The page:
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Reminiscences - Noreen White

 
Noreen White.
Noreen White.
Noreen White (née Ayres) was born in 1920 and lived in Helmdon for most of her life. She had a brother, Jack, and a sister, Edith.

She was married to Jim, a Geordie lad who came to the area during World War 2. She had 5 children - these were Kenneth, Alan, Jennifer, Linda & Gillian. Gillian still lives in Helmdon.

Noreen liked the simple life and enjoyed all things about the country. Nothing made Noreen happier than to be with her family. A great deal of family life was spent at number 19 Church Street.

She made many friends and enjoyed social evenings, playing Whist in the Reading Room. Noreen was a Godly person and never lost her faith.

Life became hard for Noreen when Jim had a stroke in 1990, as she selflessly cared for his growing needs until he passed away in 1996. Noreen herself had a stroke in 1999 and due to the incapacity that it brought her, she moved to Southfields in Brackley. Noreen lived at Southfields until she passed away in December 2004 after a short illness.

Those that knew Noreen will remember someone who never spoke ill of anyone and was always willing to help others as well as care for the needs of her family.

She epitomised the community that Helmdon had become and she will be missed by all who knew her.

Noreen wrote some notes about life in Helmdon. The date that she wrote these notes is unclear but they paint an interesting picture. I hope that readers find them enjoyable.

Linda Baker

 



[Noreen's thoughts were hand-written, and to preserve their uniqueness, they have been typed as written.]

The Characters of the Village.

 

I would sit in the house with all the windows and doors shut up, hands over my ears so I would not hear the poor pig squeal, it was awful.
 

 

I remember Mr Campin who was a pig killer who I thought was so cruel he would come along to the houses with his bag of tricks on his back. He would say, oh where is he then, let's get started ….. meaning Dad, oh but we better have a drink first, just one glass of home made wine ….. then off they would go up to the pig sty. I would sit in the house with all the windows and doors shut up, hands over my ears so I would not hear the poor pig squeal, it was awful. The pig was killed by cutting its throat. When it had been burned with straw and cleaned the pig was taken into a barn for a day and hung up. Then Mr Campin would come and cut it up the next day.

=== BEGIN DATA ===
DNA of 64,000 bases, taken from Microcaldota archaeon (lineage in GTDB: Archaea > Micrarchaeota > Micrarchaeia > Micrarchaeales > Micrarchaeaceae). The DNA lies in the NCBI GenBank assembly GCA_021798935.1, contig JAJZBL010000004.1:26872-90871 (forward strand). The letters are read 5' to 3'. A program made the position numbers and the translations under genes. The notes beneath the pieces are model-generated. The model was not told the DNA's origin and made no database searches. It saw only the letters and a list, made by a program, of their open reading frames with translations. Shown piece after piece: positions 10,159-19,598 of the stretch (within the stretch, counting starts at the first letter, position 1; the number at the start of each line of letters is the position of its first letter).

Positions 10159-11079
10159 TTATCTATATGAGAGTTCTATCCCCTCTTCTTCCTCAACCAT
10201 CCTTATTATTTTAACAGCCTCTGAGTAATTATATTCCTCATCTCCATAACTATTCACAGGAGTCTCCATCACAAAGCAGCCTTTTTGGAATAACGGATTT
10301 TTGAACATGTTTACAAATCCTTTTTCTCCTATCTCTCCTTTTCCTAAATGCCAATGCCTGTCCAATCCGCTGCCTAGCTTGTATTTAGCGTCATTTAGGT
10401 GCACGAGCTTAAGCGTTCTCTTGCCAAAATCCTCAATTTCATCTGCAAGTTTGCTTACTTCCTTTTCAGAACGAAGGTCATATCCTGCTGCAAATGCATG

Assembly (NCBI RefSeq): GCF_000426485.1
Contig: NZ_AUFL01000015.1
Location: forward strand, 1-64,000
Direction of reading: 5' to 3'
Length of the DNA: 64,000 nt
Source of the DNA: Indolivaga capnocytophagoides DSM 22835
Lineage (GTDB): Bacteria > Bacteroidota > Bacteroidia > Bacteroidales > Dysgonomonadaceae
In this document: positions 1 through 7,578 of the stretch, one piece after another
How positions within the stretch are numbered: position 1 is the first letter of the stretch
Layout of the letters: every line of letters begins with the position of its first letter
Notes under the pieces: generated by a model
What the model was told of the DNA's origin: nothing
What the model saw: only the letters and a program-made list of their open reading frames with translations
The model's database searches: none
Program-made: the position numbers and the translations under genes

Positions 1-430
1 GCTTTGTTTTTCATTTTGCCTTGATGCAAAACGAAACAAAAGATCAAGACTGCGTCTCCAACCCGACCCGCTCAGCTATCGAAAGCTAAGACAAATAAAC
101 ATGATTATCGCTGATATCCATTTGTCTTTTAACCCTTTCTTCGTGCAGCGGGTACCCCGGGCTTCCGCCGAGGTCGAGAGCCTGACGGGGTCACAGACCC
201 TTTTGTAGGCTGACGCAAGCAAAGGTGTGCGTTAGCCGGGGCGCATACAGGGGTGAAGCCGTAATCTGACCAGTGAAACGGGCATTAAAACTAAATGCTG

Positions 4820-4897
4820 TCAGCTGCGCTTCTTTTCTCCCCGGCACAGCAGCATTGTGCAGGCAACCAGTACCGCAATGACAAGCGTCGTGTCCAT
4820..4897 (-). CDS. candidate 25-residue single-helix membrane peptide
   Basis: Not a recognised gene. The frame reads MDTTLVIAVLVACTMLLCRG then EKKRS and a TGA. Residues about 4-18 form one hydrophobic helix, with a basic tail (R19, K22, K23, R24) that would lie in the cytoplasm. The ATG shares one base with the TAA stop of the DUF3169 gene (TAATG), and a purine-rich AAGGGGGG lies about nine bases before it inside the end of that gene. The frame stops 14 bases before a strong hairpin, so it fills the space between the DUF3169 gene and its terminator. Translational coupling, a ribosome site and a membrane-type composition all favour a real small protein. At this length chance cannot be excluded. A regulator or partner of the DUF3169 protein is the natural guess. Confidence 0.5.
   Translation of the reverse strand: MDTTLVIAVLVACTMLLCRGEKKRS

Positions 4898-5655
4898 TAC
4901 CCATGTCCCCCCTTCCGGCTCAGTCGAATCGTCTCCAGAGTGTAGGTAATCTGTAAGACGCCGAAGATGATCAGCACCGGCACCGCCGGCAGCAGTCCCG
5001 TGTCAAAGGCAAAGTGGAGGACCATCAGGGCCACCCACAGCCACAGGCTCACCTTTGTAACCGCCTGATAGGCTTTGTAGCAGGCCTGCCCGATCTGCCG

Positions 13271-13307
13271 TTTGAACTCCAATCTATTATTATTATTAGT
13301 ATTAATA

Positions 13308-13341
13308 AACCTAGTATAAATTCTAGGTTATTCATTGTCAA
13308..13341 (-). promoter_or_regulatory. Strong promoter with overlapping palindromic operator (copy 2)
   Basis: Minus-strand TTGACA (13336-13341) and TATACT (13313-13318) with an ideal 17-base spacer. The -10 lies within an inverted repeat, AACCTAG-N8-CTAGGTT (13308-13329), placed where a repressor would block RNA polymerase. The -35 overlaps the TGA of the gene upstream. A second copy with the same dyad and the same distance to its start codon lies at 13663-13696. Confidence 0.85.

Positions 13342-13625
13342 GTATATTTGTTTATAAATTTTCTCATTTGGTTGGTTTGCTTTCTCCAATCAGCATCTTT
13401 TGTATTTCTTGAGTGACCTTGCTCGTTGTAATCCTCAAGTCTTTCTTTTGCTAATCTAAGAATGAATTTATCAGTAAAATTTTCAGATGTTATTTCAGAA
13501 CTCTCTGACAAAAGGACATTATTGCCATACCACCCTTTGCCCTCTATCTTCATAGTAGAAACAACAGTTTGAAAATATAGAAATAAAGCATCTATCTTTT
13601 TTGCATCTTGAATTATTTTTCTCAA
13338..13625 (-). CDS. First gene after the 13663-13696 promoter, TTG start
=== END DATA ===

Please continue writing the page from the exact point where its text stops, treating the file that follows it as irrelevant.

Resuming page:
Mr Pitts was the village carrier. He had a horse and cart which he would go to Banbury in, taking or bringing parcels for people in the village for which he would charge a small fee perhaps 3d, 6d, 1/-. I remember Dad would ask him to get a pair of rubber soles or half pound of hob nails to mend the Boots or shoes with, also he would bring clothes and if they wasn't the right fit he would take them and change them. It was a full day's work ….. on Saturday he would start from his house up Church St (where Mrs Davis lives now) at 8 a.m. I often went with him to Sulgrave to visit my Grandparents and we wouldn't reach her house until nearly 10 am - 10.30 am. because going round Helmdon everyone knew everyone and it was oh, come and have a drink Tom. It was the same in every village. It was even worse coming home by the time he had a few drinks in Banbury Pubs and home-made wine again in the villages. I would think I hope he can drive the horse alright ….. he would say ah he knows the way to go, and sometimes I thought well the horse knew what to do better than he did. We arrived home about 8.30 - 10 pm. ….. a long day but lovely in the summer and happy memories.

Mr Alf Sheppard was a Blind Man of the village and I think everyone admired him because every Sunday he would walk to Church to Blow the organ (or pump it) so as Mrs Gascoigne could play for the services held at the Church, in the morning & evening also extra times. It was a long way. He lived up Chapel Street near Alan Watson's house ….. he would also walk to Brackley and back of course. There wasn't cars and traffic about then. He lived with his sister, and when he died I thought it was so sad because he was carried by the village "carrier" (which used to be in the Church) and just his sister holding on to his coffin and one man pulling it. I have never forgot just seeing those two together on his last journey coming down the Bridge ….. he was blind but was so useful and dedicated to the Church.

 

Mr Jerry Gascoigne was the Village Blacksmith and farmer from whom a lot of the villagers would fetch the milk in cans ….. it was a 1/2d pint for skimmed and 1d for best milk. Mrs Gascoigne would make butter, other farmers would bring
 

 

Mr Jerry Gascoigne was the Village Blacksmith and farmer from whom a lot of the villagers would fetch the milk in cans ….. it was a 1/2d pint for skimmed and 1d for best milk. Mrs Gascoigne would make butter, other farmers would bring the cart horses to have them shod, and he had a few cows and often they would graze at the side of the roads.

We always had a village Bobby whom everyone respected, and the kiddies would say oh look out here's the Bobby coming ….. we dare not give him any cheek or do any mischief while he was about or you would be in for a good telling off and sometimes a clip round the ear. They used to walk about the village on the beat, then they was given cycles.